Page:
Today Mitchell is regarded as one of the world’s foremost pitmasters, with a line of signature sauces and rubs, a new restaurant in Raleigh, The Preserve, and an induction in the 2022 Black BBQ Hall of Fame. His son, Ryan, left a career in corporate finance to join his dad as heir to the barbecue legacy.
Together they share their techniques, and the rich story behind them tracing back to their enslaved ancestors, in “Ed Mitchell’s Barbeque” (Ecco, $37.50). Zella Palmer, a New Orleans-based scholar and filmmaker whose own roots are intertwined with the Mitchells’, poignantly chronicles their journey. Recipes cover every part of the pig, “from the rooter to the tooter,” along with side dishes, desserts, and other regional-flavored mains such as Washtub Fish Stew and Ryan’s Cracklin’ Crusted Wings.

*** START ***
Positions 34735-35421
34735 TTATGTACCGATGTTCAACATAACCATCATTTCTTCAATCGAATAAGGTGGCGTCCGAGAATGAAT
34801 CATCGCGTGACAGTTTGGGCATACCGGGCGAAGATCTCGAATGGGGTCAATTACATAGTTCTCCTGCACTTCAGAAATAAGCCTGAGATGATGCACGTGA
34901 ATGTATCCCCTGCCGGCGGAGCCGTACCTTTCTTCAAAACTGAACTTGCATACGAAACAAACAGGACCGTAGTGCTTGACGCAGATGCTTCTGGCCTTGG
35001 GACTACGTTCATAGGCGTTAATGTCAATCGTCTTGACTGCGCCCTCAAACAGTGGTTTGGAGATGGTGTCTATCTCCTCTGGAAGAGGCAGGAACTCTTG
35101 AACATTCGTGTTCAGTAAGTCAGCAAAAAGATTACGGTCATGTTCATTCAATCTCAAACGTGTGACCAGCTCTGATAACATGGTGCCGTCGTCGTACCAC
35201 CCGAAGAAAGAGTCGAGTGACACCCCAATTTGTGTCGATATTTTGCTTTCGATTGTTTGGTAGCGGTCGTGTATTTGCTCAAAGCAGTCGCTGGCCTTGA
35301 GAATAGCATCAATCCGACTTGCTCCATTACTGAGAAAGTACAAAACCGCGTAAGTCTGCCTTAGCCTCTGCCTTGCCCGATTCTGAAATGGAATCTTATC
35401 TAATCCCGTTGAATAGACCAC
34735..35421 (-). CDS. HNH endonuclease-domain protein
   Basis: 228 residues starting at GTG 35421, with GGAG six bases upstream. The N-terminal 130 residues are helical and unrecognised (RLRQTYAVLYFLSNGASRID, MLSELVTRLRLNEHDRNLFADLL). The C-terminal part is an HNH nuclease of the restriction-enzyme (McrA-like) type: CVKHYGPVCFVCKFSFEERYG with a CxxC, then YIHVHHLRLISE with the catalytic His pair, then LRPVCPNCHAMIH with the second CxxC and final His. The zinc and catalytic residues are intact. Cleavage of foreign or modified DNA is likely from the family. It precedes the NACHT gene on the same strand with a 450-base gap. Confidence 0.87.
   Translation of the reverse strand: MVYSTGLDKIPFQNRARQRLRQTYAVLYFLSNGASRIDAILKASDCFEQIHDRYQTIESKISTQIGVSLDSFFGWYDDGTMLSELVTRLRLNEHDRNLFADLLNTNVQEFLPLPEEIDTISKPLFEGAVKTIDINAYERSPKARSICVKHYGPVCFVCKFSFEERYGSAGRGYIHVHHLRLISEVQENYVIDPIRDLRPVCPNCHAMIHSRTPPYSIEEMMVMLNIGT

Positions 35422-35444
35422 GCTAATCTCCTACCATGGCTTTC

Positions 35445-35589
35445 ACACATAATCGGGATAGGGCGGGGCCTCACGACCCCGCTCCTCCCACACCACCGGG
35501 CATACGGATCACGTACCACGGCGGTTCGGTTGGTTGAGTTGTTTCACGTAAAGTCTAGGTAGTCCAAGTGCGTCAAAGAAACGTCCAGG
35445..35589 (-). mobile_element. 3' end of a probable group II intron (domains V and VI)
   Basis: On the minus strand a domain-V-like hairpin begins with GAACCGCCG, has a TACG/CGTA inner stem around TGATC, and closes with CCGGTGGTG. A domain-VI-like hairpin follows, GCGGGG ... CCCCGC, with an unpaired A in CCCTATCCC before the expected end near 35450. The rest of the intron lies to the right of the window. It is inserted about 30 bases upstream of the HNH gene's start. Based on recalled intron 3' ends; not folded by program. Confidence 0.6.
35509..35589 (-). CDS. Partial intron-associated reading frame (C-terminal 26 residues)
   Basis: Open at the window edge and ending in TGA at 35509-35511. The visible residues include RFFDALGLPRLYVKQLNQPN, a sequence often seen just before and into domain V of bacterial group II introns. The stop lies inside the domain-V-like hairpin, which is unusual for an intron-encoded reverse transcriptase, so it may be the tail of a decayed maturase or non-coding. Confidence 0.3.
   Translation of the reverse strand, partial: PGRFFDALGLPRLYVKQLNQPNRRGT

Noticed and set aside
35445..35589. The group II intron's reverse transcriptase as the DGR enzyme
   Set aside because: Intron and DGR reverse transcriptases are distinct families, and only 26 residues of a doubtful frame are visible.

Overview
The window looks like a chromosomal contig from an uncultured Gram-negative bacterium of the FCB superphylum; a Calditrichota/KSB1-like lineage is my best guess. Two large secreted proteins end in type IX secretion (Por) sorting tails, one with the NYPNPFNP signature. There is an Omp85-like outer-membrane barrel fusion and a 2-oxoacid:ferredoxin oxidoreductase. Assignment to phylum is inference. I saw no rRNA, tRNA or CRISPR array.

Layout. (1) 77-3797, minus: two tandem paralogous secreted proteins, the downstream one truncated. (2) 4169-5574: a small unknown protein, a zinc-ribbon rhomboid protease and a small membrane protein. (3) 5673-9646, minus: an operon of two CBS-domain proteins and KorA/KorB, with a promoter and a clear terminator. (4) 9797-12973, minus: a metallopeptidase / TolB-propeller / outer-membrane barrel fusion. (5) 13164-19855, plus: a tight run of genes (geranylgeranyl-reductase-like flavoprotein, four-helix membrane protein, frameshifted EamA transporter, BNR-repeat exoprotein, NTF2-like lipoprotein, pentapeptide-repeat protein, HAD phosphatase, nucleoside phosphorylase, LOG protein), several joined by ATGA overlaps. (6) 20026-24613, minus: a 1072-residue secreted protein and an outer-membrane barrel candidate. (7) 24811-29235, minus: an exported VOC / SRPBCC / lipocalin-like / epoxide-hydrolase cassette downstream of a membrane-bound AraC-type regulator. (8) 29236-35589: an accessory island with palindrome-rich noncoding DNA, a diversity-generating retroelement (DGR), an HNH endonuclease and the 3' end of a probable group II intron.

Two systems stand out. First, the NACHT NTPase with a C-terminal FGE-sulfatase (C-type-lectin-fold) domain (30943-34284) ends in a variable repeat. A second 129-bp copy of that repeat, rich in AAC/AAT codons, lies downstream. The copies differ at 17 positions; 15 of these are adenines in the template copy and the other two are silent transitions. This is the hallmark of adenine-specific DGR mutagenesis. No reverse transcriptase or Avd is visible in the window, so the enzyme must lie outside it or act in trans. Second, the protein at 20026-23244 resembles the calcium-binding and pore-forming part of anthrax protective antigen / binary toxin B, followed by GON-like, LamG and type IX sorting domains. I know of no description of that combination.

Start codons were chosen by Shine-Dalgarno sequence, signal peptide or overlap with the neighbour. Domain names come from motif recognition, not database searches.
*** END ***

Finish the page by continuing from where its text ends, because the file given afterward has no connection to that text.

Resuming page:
Gorgeous environmental and still-life photography, historic snapshots, and lively oral histories ensure that the conversation Mitchell stoked about Black pitmasters’ contributions to the food world continues to burn bright. It’s about time.
Susan Puckett is a cookbook author and former food editor of The Atlanta Journal-Constitution. Follow her at susanpuckett.com.
Sign up for the AJC Food and Dining Newsletter
Read more stories like this by liking Atlanta Restaurant Scene on Facebook, following @ATLDiningNews on Twitter and @ajcdining on Instagram.